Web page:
The Sagrada Familia is the famously unfinished masterpiece of Antoni Gaudi — construction is ongoing 138 years later! Despite the lengthy build, plans were almost canceled altogether. In 1936, at the height of the Spanish Civil War, revolutionaries broke into Gaudi’s workshop, destroying his original drawings and plaster models.
It took a whopping 16 years to piece back together the original model. So it’s no wonder the real thing is still under construction.
8. FC Barcelona is owned by its fans
Most football clubs have supporters who pay to watch their team every week. But not every club is owned entirely by its members. That’s exactly what makes FC Barcelona so special. With about 140,000 members, or ‘socis’, the team has become one of the world’s most successful fan-owned clubs.
On a visit to Camp Nou, you’ll get a chance to walk onto the field of Europe’s largest stadium. Follow in the footsteps of footballing greats like Maradona and Ronaldinho, even if just for a day!
9. Gaudi died accidentally
The iconic architecture of Catalonia’s most famous artist ensures that Gaudi’s legacy will live on for centuries. Despite all the beautiful landmarks he left behind in Barcelona, his death came unexpectedly. While working on his latest project with no end in sight — La Sagrada Familia — he took a break and went on his daily walk to confession. Sadly, on June 7, 1926 he was accidentally hit and fatally wounded by a city tram.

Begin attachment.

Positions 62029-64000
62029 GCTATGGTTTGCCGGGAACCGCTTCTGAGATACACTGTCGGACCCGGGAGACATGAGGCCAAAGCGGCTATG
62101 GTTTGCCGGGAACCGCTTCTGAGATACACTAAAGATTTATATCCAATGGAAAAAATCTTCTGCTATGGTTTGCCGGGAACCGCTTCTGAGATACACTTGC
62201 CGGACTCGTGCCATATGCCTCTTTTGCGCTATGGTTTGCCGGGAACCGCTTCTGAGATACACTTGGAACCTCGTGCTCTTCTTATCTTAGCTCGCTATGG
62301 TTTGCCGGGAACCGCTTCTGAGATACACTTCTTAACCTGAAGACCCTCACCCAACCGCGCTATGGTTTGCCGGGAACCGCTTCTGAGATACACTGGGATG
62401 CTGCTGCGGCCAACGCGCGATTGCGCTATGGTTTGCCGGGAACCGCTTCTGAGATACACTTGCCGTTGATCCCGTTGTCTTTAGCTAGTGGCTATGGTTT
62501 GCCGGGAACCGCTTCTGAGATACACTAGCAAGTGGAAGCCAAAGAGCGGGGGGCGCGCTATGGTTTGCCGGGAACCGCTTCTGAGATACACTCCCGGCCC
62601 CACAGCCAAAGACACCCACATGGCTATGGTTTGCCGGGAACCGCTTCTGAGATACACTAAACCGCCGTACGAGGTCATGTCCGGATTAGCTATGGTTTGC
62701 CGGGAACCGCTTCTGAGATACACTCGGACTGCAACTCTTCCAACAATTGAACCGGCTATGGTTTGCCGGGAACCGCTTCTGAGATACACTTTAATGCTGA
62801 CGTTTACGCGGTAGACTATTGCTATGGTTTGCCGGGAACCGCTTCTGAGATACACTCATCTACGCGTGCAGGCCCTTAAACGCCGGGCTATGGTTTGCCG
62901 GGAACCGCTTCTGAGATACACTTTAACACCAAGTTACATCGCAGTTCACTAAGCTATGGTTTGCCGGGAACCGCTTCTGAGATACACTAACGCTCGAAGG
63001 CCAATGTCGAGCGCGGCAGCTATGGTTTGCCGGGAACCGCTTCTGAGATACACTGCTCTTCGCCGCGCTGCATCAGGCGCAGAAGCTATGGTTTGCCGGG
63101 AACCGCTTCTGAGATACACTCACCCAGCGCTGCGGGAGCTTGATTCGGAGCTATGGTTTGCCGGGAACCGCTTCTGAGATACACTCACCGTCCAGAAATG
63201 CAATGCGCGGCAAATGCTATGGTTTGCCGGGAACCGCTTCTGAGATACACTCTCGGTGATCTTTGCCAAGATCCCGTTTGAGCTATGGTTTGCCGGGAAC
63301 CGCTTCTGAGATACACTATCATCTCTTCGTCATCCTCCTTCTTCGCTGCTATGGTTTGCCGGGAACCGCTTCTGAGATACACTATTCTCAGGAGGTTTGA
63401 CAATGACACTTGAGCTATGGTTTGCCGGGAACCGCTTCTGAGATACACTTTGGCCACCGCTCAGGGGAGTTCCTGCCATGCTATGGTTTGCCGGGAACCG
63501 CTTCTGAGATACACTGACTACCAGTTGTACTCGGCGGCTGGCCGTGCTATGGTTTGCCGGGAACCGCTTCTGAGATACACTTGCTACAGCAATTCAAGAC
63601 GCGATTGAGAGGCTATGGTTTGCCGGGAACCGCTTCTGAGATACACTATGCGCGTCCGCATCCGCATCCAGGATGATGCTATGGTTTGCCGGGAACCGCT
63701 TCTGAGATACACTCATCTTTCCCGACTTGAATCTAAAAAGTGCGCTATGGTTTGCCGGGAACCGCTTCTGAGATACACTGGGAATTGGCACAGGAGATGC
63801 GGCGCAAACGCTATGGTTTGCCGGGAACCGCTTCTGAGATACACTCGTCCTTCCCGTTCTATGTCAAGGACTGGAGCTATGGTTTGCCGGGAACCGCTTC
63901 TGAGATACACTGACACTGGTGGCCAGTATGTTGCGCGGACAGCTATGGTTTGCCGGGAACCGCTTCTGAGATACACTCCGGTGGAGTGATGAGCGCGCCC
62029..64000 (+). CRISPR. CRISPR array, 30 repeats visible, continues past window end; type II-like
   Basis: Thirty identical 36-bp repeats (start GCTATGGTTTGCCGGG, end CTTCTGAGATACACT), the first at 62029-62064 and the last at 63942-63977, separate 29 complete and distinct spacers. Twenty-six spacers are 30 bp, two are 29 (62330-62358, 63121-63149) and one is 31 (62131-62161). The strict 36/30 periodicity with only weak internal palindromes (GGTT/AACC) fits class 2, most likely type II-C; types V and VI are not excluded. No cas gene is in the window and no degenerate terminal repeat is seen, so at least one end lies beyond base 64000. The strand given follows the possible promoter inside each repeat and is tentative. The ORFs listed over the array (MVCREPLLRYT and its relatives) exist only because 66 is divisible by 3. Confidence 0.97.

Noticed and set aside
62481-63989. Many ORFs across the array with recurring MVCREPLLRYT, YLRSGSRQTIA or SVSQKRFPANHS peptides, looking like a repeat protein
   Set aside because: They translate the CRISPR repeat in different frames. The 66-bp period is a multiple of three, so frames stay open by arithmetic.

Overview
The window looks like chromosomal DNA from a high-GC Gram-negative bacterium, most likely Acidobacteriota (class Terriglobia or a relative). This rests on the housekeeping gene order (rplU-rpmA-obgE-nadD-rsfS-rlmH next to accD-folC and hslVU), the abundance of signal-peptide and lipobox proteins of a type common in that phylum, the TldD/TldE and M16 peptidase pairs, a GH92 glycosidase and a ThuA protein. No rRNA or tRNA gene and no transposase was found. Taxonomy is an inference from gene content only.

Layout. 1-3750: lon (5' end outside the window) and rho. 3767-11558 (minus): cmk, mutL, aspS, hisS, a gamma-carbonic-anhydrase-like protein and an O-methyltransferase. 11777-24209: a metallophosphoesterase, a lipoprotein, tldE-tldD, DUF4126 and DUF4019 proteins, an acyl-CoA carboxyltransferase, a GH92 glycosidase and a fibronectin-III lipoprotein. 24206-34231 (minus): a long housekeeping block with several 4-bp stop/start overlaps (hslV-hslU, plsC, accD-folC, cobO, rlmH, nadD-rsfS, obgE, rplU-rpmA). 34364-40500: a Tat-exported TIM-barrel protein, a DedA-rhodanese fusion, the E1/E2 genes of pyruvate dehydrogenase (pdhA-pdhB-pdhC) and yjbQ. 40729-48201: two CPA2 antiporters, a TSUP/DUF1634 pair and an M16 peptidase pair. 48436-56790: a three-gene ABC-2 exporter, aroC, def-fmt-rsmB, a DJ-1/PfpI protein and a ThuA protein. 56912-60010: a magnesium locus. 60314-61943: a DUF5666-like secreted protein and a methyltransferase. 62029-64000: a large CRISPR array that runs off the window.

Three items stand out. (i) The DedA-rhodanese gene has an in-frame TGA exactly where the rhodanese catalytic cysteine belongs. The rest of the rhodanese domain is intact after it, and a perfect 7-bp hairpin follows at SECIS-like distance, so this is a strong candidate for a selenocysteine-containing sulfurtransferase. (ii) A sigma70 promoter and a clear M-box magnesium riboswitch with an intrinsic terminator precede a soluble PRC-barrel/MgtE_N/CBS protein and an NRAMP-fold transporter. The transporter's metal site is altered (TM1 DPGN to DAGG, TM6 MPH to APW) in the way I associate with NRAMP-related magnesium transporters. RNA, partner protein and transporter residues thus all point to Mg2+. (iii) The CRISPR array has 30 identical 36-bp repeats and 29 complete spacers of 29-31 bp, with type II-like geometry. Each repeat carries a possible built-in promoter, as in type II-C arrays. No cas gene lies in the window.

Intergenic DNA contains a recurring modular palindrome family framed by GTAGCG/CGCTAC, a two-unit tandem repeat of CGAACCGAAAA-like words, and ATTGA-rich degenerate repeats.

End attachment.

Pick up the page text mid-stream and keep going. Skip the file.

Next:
If you want to pay your respects with a trip to his final and largest project, the otherworldly Basilica, you’ll get to see some of his sketches up close. You can start planning now for when the doors reopen.
10. Barcelona speaks Catalan
The proud Catalan identity of Barcelona is reflected throughout the city, right down to the naming of the streets and the language taught in schools. After years of repression under General Franco, the city reclaimed its Catalonian identity in 1975. Today, 80% of the population can speak Catalan, with almost half speaking it as a first language.
If you’re looking to get under the skin of the culture, the Palau de la Música Catalana is the place to start. Plus, it’s where the Orfeó Catala choir has rehearsed for over 100 years: if you swing by at the right time, you might just catch them.